Turn Off the Sink, and Tap Into Your Consciousness

By Ashley Posimato

Upon their return to Marist last week, the Global Outreach students showed a new appreciation for a commonly overlooked necessity — water.  Immersed in a culture suffering from an inadequate water supply, they were confronted with the reality of the danger of such conditions.

And although they had to leave the community in Mexico, they returned just in time to continue working to provide safe water, only now on an even larger scale.

Saturday, March 28th, marked the end of UNICEF’s second annual World Water Week. The United Nation’s Children’s Fund, UNICEF, started the Tap Water Project in 2007 exclusively in New York City with the goal of receiving one dollar for every glass of water served at participating restaurants.  The money collected is used to ensure clean and safe drinking water for children around the world.

According to tapproject.org, only two years after its commencement, The Tap Project generates money from over 2,300 restaurants around the country, with each dollar guaranteeing a child 40 days of access to safe water.

Cutillo’s a family owned restaurant in Carmel, New York discovered UNICEF’s project the first year it began, and continue as loyal participants.

“This is our third year contributing to the program,” said Patrick Cutillo, chef and son of owner Michael Cutillo.  “American Express ran an advertisement and I have always been in favor of helping move the clean water effect.”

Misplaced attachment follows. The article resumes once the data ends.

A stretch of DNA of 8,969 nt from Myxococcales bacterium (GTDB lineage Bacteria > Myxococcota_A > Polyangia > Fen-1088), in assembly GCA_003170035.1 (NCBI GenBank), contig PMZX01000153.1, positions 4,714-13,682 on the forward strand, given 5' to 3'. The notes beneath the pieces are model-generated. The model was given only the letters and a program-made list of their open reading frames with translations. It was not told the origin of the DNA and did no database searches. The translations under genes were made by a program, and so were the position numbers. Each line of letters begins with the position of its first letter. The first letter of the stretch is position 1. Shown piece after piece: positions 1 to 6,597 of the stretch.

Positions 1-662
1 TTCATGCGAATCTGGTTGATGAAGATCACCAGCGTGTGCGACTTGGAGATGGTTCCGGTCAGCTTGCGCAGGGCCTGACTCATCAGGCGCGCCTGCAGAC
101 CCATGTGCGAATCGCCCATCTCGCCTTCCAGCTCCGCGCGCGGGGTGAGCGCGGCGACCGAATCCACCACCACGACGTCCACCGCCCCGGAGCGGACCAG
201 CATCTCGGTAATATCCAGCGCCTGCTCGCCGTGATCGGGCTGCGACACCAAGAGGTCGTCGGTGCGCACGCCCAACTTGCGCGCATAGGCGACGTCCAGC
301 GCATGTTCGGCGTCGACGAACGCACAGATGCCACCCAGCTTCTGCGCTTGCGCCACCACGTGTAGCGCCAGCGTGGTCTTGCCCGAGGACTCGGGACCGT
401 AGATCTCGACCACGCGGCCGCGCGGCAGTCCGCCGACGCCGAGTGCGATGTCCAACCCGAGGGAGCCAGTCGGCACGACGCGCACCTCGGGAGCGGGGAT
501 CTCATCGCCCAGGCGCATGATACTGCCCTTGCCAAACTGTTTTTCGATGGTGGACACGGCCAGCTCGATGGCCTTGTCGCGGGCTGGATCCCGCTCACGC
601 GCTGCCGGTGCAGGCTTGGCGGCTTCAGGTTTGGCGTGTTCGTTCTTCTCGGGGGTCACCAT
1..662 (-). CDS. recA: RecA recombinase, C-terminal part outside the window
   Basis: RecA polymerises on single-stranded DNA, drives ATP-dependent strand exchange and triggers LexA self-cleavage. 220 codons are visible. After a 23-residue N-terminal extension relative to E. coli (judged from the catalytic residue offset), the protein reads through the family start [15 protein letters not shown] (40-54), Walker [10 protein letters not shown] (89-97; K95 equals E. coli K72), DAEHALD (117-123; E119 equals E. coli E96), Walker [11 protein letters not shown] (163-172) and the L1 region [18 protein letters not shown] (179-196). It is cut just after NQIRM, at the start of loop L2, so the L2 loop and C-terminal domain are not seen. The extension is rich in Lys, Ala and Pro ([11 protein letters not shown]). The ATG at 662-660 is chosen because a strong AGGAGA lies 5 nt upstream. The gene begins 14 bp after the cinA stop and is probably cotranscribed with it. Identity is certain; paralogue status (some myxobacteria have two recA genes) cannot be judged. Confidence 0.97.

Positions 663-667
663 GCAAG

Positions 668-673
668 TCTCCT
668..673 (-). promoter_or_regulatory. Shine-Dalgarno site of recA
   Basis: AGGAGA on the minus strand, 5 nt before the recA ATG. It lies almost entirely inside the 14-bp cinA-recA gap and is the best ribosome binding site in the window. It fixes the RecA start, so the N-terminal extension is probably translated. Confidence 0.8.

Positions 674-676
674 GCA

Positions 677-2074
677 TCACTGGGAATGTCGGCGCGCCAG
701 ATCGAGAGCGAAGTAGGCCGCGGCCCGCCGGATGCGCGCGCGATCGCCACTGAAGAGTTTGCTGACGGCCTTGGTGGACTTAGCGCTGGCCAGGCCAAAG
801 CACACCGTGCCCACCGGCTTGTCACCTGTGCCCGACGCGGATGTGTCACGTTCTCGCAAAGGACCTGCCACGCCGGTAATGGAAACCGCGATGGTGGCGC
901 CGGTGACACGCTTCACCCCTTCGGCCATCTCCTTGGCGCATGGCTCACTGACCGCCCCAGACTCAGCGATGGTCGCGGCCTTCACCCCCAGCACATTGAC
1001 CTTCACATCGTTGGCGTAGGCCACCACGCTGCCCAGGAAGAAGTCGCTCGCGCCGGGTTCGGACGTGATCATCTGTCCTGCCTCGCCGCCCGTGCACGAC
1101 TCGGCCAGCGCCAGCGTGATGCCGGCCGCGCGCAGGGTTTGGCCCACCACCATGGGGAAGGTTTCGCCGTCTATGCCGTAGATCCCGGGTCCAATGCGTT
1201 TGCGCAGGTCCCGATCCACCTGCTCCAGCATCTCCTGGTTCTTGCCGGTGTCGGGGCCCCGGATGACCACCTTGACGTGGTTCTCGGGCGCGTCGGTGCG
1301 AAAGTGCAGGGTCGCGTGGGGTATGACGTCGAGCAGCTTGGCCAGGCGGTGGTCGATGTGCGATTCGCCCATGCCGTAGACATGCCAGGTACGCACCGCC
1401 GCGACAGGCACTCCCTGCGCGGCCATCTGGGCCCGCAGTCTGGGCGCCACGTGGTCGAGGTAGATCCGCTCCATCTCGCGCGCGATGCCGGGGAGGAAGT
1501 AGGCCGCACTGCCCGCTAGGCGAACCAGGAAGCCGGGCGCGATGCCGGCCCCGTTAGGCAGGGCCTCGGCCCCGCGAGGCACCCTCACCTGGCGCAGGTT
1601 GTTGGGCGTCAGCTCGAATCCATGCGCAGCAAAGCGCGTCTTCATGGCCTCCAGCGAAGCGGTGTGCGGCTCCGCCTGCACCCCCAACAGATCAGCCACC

As a former student at the Cullinary Institute of America, the use of water was an integral part of most of Cutillo’s experience.

“Water is the universal ingredient,” Cutillo said, “We used it to boil, wash, prepare, lighten[…] essentially we used it for everything, and went on to have careers that require us to use it for everything.”

But even non-culinary college students, pursuing futures that have nothing to do with food service, are dependent (sometimes without realizing) on the availability of water.

Kristen Aliperti, junior at Marist keeps a water bottle with her at all times.

“I leave for my 8 o’clock class with my water every morning,” Aliperti said, “and I refill it at least four or five times a day.”

Yet although it is important to drink plenty of water for hydration and good nutrition, there are instances where the very easy option to conserve water is neglected by many college-age students.

(When asked about her morning routine)

“I’m usually in a rush, so I try to do multiple things while the tooth brush is in my mouth,” Aliperti said, “[…] I guess I leave the faucet on most of the time — I don’t mean to.”

But the simple act of shutting the water between rinses shows a sense of cognitive thinking about water, and is one of the main components for progression.

“I think the Tap Project produces benefits beyond the obvious monetary profit,” Cutillo said. “It forces people to recognize their good fortune, and reevaluate the sense of entitlement that is many times associated with water.”

Michael Cutillo, main chef and owner of the restaurant said, “We are living during a time of economic unrest, everyone is hurting.” “But it’s times like this when we should be helping each other the most and celebrating what we do have; our health, our loved ones, and our liberty to live in a great country.”

And even if the land of the free, puts a price on everything — one dollar doesn’t seem so bad.

“[…] And very few people leave one dollar, most people donate 20 dollars or more” Michael Cutillo said.

“Why wouldn’t anyone want to give forty days to a kid? I promise there is no bigger or better way to stretch one dollar.”

*Cutillo’s can be found amongst all the other locations on UNICEF’s list of particicapting restaurants at:   http://www.tapproject.org/tap-in-your-city/

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